Plant Wave petunias in fall

Allen D. Owings  |  10/11/2008 1:44:00 AM

Misty lilac is one of the color options of the popular Wave petunia series, which should be planted in fall for the spring landscape. (Click image to download. Photo by Allen Owings)

News You Can Use Distributed 10/10/08

Petunias are one of the best-performing plants in the spring landscape, but for top-notch performance they should be planted in fall, according to LSU AgCenter horticulturist Dr. Allen Owings.

“October is the perfect month for planting,” Owings said, explaining, “Petunias planted in spring will not perform as well.”

The horticulturist says the petunia that is all the rage these days is the Wave series and related groups.

Petunia popularity has risen in recent years because of the release of a number of new varieties. These new varieties, for the most part, are propagated by seed and are spreading plants, as opposed to the upright plants of older varieties.

Wave petunias are available in several colors – purple, pink, rose, misty lilac, lavender and blue.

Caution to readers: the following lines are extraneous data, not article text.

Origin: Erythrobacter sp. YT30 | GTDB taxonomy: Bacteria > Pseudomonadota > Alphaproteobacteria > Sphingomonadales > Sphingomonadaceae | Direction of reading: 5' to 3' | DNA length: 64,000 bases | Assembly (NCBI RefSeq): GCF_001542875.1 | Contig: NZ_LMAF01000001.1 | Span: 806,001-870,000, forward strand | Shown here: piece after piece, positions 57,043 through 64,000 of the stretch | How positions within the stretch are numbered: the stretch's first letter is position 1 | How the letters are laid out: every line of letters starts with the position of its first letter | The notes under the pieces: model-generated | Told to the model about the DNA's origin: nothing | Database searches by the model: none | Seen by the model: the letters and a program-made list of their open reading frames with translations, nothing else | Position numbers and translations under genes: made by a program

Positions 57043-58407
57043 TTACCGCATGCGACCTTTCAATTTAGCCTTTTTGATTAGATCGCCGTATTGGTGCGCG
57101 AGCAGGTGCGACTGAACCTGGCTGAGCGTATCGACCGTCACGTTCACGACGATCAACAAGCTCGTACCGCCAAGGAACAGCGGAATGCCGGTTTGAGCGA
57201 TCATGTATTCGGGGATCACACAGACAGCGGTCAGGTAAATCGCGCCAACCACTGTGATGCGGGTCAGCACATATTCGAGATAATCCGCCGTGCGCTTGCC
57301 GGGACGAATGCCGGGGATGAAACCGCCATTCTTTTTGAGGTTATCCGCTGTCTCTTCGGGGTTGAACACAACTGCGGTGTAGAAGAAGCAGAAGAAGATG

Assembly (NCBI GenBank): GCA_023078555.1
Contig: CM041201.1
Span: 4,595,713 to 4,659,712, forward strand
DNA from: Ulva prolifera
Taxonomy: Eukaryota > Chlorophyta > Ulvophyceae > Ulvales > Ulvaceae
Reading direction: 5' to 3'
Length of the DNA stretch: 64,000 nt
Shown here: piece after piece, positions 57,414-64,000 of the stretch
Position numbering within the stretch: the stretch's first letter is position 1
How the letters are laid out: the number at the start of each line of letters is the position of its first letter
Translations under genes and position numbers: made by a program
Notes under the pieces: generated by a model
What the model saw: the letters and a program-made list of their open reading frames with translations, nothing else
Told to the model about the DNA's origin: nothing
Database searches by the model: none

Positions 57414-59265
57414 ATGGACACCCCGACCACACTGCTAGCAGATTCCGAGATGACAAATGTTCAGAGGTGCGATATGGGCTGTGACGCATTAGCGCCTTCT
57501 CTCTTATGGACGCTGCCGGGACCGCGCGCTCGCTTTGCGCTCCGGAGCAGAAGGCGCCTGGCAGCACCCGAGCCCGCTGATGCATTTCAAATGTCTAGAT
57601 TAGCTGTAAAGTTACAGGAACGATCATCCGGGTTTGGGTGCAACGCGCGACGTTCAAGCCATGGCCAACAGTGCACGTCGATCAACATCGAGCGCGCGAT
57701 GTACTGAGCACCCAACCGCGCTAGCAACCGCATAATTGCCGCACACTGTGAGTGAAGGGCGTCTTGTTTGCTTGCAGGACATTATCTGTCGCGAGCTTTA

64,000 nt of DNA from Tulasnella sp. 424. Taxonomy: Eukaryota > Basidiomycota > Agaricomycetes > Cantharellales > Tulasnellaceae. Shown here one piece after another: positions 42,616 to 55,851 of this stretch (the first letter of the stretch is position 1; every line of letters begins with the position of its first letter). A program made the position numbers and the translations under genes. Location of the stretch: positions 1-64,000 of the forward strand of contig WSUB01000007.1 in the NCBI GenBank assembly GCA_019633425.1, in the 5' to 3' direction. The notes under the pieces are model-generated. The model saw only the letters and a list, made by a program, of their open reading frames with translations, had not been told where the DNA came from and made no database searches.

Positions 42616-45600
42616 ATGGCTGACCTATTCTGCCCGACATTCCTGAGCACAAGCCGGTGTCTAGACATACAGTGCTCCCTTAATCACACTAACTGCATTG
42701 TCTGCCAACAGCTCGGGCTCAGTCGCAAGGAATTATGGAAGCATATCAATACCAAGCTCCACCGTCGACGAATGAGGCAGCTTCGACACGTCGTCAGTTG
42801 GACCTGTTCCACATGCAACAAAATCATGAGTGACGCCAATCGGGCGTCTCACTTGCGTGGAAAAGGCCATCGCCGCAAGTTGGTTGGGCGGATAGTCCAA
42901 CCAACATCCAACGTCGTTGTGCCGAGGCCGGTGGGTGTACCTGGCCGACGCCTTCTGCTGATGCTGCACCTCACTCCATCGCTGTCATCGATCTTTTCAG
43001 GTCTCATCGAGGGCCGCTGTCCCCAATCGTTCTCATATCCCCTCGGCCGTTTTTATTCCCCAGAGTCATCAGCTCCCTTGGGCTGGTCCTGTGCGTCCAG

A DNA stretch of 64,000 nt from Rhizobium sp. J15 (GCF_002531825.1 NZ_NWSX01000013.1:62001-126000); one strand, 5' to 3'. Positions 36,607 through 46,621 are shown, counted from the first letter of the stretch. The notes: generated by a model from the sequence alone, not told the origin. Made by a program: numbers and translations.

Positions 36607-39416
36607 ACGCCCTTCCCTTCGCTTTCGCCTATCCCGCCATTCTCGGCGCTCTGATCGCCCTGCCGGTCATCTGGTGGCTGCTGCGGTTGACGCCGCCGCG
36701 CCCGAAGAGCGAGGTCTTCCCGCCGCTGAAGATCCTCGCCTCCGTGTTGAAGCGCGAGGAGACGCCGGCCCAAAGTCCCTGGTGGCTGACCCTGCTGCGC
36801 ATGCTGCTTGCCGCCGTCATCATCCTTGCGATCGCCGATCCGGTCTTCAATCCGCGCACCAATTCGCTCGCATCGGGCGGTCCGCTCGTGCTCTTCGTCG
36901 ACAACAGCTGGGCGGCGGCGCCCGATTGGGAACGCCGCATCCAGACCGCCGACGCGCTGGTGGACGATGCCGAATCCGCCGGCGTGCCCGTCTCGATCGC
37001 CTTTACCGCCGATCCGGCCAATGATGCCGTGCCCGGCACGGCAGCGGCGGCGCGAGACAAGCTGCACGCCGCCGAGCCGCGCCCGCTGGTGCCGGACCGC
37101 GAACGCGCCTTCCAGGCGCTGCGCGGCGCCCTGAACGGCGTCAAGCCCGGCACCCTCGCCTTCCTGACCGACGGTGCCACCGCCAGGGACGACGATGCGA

“Pink, rose, misty lilac and lavender are the best of these six, although purple was named an All-America Selection winner back in 1996,” Owings said. Wave petunias grow 24-30 inches wide and 8-10 inches high.

Cousins of the Wave are the Easy Wave and Tidal Wave. Easy Wave comes in a few more colors than Wave, with options of pink, blue, rosy dawn, salmon, white, red, shell pink and coral reef. They fit better into containers and have a better growth habit for hanging baskets, he said.

Tidal Waves are just as their name implies – the largest of the Waves. They come in cherry, pink, silver and purple and can be 3 feet tall and 3 feet wide. They are referred to as hedgiflora plants because they grow like a hedge, Owings explained.

Petunias need full sun and a well-drained bed. They prefer slightly acid soil. Fertilize at planting time and irrigate to aid establishment and when rainfall is lacking for a week to 10 days. Normally, petunias peak in April through early May. Usually, the heat of June and July leads to their downfall.

“LSU AgCenter research at the Hammond Research Station and Burden Center in Baton Rouge has demonstrated the Wave, Easy Wave and Tidal Wave to be excellent varieties for South Louisiana,” Owings said.

The most recent variety to be evaluated is Shock Wave – new for 2008. It is the smallest-growing of the Wave series and has the smallest flowers.

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Contact: Contact: Allen D. Owings at (985) 543-4125 or aowings@agcenter.lsu.edu
Editor: Mark Claesgens at (225) 578-2939 or mclaesgens@agcenter.lsu.edu

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